Wednesday, June 29, 2005

Senate approves emergency vets health care funds


Senate approves emergency vets health care funds

WASHINGTON (Reuters) - The U.S. Senate on Wednesday approved $1.5 billion in emergency funds for veterans health care to pay for the rising cost of Iraq war injuries and illnesses of aging veterans from past wars.

The money, approved by a 96-0 vote, was attached to an unrelated spending bill for domestic environmental programs.

Republicans, who shot down Democrats' attempts to add money for veterans health care earlier this year, embraced the measure after Veterans Affairs Secretary James Nicholson on Tuesday acknowledged a severe shortage of funds.

His congressional testimony contrasted with statements he made in April that veterans' health programs were adequately funded.

The House of Representatives is expected to pass similar legislation this summer.

"I just find it appalling that the VA, the VA secretary and those who are required to giving us honest numbers failed to look up past their own desks" and seek adequate funding, said Sen. Patty Murray, a Washington Democrat.

Earlier this year, Murray and Sen. Robert Byrd, a West Virginia Democrat, tried repeatedly to win additional money for VA health care programs, saying the inadequate budgeting was widely known among veterans' organizations and others.

Estimates from the Bush administration and congressional committees this week put the overall veterans health care funding shortage in the range of $2.1 billion to $2.6 billion for the fiscal year beginning Oct. 1.

In his testimony on Tuesday, Nicholson told a House Appropriations panel that his agency had used 2002 projections to estimate the number of veterans from the Iraq and Afghanistan wars that would need health care. That figure was 23,553 patients. Nicholson said the number had been revised to 103,000.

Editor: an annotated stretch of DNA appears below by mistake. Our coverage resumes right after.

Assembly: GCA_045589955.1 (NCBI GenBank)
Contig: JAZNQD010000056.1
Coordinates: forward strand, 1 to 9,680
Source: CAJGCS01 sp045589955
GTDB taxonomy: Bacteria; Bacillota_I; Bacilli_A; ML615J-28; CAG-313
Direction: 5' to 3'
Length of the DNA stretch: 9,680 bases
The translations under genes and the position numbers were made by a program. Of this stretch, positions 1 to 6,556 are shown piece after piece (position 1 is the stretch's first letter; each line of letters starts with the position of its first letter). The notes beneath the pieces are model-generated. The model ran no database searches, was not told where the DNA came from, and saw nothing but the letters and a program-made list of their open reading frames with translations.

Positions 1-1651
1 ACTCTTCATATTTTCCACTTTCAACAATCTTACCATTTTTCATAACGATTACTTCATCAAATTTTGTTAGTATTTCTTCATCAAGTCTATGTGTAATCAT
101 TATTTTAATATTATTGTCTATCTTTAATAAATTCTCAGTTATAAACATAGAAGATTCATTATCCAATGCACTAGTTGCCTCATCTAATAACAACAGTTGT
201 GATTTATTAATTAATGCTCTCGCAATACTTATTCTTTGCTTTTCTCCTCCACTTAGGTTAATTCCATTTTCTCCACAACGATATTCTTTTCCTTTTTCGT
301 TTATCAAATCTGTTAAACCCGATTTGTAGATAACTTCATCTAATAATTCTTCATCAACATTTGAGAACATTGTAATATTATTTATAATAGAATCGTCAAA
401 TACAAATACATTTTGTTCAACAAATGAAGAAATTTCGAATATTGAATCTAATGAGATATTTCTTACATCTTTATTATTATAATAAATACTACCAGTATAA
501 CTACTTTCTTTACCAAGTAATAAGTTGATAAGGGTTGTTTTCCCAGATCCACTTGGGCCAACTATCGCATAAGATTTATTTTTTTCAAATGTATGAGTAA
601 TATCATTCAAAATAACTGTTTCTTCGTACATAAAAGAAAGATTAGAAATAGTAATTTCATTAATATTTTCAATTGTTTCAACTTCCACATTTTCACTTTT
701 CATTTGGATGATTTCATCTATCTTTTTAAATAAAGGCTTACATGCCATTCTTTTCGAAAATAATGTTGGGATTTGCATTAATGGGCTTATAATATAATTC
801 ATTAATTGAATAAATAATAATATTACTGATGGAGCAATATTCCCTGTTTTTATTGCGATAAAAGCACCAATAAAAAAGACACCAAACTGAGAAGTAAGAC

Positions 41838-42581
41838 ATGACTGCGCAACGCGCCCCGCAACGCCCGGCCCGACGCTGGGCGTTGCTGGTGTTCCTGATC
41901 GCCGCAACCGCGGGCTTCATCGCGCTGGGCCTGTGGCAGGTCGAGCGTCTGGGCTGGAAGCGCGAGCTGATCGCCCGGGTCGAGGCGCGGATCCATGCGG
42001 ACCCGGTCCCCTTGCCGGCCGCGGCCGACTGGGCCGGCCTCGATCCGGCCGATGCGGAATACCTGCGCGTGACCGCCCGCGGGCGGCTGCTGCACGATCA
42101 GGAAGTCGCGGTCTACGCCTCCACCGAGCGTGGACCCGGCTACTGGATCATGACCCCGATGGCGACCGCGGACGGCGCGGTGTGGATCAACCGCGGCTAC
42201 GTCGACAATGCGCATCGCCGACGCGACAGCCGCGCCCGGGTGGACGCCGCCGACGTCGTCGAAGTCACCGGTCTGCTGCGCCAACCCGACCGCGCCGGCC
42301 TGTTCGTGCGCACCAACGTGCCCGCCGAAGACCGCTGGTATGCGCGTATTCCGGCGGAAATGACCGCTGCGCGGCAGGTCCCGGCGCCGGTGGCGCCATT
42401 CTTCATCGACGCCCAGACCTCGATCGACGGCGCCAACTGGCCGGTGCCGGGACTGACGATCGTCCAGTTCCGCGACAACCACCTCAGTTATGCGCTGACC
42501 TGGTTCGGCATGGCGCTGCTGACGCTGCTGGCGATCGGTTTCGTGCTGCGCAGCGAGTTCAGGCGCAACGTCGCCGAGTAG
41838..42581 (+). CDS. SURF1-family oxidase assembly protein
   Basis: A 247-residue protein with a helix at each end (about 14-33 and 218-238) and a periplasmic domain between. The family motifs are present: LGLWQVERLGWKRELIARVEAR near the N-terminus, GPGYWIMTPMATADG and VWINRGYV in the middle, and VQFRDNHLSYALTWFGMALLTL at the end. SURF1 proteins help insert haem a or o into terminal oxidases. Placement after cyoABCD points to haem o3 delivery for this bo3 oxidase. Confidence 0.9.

Overall health care costs, Nicholson said, were rising this year at a pace of 5.2 percent over last year, far beyond the 2.3 percent annual growth rate originally projected.

Sen. Rick Santorum, a Pennsylvania Republican who has a party leadership position, said Republicans voted against more funding earlier this year because of assurances by the VA that it had enough money. "We were in error. Sen. Murray was right," Santorum said.

He said he was "dismayed at what is apparently bad management, bad forecasting at the Department of Veterans Affairs."

Nicholson testified that he had kept Congress informed of the changing budget picture, although he acknowledged he could have been more forceful.

During much of Wednesday's debate, senators attempted to put a bipartisan face on this latest attempt to fund veterans health care, but tempers flared as the day wore on.

After Santorum accused Senate Democratic leader Harry Reid of Nevada of launching a "partisan attack" against Nicholson's qualifications, an angry Reid shot back.

Referring to Santorum, Reid said, "Three times he opposed funding for veterans -- votes in committee and here and on the Senate floor." Reid added, "Now with an election cycle upon us, he supports, under pressure, voting for veterans. Talk about crass politics."

Santorum is thought to face a tough re-election bid next year.